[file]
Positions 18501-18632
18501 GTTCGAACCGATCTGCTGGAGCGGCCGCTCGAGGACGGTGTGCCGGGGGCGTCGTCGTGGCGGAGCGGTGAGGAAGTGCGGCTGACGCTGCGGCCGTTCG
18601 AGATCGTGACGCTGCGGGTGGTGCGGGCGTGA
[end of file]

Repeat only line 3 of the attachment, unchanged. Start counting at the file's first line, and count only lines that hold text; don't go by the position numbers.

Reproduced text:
18601 AGATCGTGACGCTGCGGGTGGTGCGGGCGTGA